– Create a five-year plan for education and employment for young people in the Arab, Druze, Bedouin and Circassian sectors.

12. Education
– Strengthen state and state-religious education, in particular studies in math, English and science.
– Reinforce English-language studies in elementary school.
– Deepen the curriculum in History of Zionism and Heritage of the People of Israel.
– Repeal the Shasha-Biton reform and reinstate the matriculation requirement in history, Bible, literature and citizenship.
– Preference for military veterans in the faculties of medicine, law, computer science, accounting and engineering.
– Strengthen higher education, in particular the implementation of government decisions regarding Ariel University.
– Increase the discount on public transportation for students.
– Increase scholarships for students who are military and national service veterans.

13. Housing
– Subsidize infrastructure to release the stockpile of planned apartments (300,000) so as to contain the increase in housing prices.
– Cut the red tape in land marketing procedures.
– Expedite issuance of building permits.

14. Culture and Sports
– Create a five-year plan for establishment of hundreds of multi-purpose sports fields.
– Initiate a project to integrate outstanding past athletes into the education system.
– Encourage original productions, including on issues of Zionism and heritage.
– Create a five-year plan to deepen musical education to include construction of 10 conservatories (music centers) to offer music studies, including at an academic level.

15. Settlement
– Stop illegal construction and seizure of Area C sections.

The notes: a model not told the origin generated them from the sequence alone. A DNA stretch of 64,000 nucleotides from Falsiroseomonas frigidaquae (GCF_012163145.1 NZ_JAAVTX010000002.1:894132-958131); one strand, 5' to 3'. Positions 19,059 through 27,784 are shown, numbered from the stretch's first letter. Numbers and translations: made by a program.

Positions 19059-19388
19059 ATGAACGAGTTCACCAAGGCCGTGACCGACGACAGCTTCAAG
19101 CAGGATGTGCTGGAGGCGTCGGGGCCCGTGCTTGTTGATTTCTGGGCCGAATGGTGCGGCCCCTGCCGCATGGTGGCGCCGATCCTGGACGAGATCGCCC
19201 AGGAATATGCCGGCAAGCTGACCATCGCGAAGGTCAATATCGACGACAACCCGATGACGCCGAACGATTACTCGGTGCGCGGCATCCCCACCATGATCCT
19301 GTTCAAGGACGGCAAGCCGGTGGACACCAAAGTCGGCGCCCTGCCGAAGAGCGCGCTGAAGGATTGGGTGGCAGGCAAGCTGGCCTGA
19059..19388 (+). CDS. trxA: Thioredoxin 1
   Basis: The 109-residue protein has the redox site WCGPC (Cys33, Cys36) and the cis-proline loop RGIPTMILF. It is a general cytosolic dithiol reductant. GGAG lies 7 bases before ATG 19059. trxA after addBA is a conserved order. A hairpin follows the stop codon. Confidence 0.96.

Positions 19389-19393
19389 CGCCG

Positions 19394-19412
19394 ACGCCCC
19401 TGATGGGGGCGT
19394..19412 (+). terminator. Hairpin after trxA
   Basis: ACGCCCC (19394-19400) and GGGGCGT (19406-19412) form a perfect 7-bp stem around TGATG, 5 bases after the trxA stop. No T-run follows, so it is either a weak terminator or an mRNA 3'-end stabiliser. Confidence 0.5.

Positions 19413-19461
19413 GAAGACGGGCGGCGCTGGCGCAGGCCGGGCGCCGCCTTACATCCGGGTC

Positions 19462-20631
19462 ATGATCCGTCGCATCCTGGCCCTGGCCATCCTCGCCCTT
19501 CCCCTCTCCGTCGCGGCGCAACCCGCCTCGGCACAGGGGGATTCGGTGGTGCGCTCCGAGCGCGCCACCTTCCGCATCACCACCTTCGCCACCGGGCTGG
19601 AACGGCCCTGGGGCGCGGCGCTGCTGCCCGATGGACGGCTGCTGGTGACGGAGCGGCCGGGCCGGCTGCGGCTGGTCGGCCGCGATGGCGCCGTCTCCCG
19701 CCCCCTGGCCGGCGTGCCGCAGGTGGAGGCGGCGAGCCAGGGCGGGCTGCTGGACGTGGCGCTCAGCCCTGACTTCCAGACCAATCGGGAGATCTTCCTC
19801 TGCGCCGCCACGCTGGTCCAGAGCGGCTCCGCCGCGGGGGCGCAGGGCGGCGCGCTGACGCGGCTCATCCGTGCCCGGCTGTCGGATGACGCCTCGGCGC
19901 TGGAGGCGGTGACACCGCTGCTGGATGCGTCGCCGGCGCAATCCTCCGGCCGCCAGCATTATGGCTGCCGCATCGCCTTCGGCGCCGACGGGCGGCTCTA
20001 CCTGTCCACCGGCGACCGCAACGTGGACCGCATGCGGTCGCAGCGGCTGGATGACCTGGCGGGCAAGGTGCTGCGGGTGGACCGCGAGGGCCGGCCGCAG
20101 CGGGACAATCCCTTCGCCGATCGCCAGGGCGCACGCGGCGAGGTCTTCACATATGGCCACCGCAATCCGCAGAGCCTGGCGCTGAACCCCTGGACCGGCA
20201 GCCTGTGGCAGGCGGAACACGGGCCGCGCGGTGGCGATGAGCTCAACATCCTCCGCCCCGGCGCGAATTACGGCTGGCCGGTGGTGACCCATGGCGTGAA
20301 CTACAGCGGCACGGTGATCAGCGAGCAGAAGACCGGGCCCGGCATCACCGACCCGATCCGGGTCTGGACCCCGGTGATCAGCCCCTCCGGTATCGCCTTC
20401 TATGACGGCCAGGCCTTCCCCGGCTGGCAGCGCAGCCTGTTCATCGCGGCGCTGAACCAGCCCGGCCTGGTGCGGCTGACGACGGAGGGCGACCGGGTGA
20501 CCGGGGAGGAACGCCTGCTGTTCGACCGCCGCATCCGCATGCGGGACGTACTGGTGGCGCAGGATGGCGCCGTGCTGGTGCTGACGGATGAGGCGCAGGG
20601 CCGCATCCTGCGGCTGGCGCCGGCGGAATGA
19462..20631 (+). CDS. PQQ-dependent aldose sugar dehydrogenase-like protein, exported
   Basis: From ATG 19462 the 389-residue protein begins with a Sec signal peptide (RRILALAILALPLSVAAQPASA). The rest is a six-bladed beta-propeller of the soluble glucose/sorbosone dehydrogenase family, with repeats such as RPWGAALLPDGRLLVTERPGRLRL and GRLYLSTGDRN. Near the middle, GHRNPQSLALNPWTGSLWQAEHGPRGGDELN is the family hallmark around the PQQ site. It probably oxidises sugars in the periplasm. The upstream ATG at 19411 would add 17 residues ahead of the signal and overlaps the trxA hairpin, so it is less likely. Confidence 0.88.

– Implement the Avitar outline in accordance with the decision of the outgoing government.
– Regulate young settlements, including connections to the electricity grid and the water system.
– Ensure continuation of settlement activities at Homesh.
– Strengthen Jewish settlement in all areas of the Land of Israel.

16. Periphery
– Complete high-speed public transportation connections to central Israel from the north and south.
– Rapid promotion of projects to transform the Negev and the Galilee with a biotech center and advanced agricultural industries.

17. Foreign Affairs
– Significantly deepen cooperation with the countries of the Abraham Accords with the commitment of all government ministries to promote this cooperation.
– Promote more peace agreements to end the Israeli-Arab conflict.
– Promote a fast-track visa waiver agreement with the United States.

18. Environment
– Enact the climate law, including setting a target for reducing greenhouse gas emissions.
– Strengthen the joint work with the climate forum of President Isaac Herzog to speed up the implementation of the State of Israel commitments at the climate conference.

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Hana Levi Julian is a Middle East news analyst with a degree in Mass Communication and Journalism from Southern Connecticut State University. A past columnist with The Jewish Press and senior editor at Arutz 7, Ms. Julian has written for Babble.com, Chabad.org and other media outlets, in addition to her years working in broadcast journalism.